calligraphy stamps by Kathryn Murray

These stamps are brilliant because they are clear! You can see everything which allows you to line them up perfectly. Crooked stamping, begone!

calligraphy stamp by Kathryn Murray

And oh—Kathryn didn’t send me an address stamp with weird blanks spots in it. I’ve Photoshopped my address for a false sense of security. This is the internet, after all.

calligraphy stamp by Kathryn Murray

Thank you so much to Kathryn for her lovely gift and to Nole at Oh So Beautiful Paper for hosting the giveaway. I know I’m going to get a lot of use out of the beautiful stamps!

March 13, 2013 - 9:49 am

Victoria - This is so awesome! I’ve been papercrafting for a couple of years now, and I would love to get into some letterpressing. I have an embossing machine that my mom got me for Christmas, and I know there is so much more I can do with it. Thanks for sharing!!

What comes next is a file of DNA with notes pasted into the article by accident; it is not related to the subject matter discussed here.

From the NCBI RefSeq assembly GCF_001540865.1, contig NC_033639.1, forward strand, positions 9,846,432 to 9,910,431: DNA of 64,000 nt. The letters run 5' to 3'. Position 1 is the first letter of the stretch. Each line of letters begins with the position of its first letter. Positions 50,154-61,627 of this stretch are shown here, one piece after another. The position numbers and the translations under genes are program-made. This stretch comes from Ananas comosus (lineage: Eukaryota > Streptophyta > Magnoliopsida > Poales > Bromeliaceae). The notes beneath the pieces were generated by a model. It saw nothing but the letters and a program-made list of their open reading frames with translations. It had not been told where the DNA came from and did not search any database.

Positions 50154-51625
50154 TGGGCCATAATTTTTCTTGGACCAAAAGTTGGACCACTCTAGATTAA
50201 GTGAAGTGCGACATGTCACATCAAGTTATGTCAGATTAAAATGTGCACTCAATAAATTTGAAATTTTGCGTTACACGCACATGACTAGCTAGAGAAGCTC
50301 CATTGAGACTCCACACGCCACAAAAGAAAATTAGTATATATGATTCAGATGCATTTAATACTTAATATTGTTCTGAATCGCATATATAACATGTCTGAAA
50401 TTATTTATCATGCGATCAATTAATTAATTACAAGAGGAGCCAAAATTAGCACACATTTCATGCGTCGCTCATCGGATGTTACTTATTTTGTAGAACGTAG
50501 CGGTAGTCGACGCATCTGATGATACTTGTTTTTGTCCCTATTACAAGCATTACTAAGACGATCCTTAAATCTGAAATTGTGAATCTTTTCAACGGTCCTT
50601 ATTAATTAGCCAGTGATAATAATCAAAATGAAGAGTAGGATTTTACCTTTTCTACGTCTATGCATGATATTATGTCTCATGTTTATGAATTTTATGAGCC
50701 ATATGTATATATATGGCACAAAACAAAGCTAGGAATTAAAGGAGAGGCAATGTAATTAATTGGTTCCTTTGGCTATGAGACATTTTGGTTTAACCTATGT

March 13, 2013 - 10:42 am

Diane @ Vintage Zest - This is a dangerous post for me to read! I also have a tiny embossing machine that my boyfriend got me for the previous holidays. This letterpress looks waaay tempting though! Before sewing got a hold of me, I was at Michael’s every day looking at the paper crafts aisle. I made a deal with myself that I can have only one obsession, and sewing is it for now. Maybe one day when my wedding invites need to be made, I’ll give it a try. You don’t mind designing/making a couple hundred, right? Facebook group discount? :)

March 14, 2013 - 8:19 am

sabrina - Victoria, you should give letterpressing a shot! It’s not that complicated, and it’s really rewarding to create something so luxurious so cheaply at home.

Diane, I learned how to letterpress before my wedding so I could make my invites! It was a great experience and now I’m hooked. :)

seamstress, sewist, stitcher or sewer…and helping someone in need

In the year that I’ve been sewing, I’ve always hesitated before choosing a word to describe myself as someone who sews. I see “sewist” used a lot, but there’s something about that word that simply sounds strange to me. It just doesn’t feel right. But neither do “seamstress” or “sewer.” And “stitcher”? For some reason, that makes me think of a serial killer…like Jack the Ripper!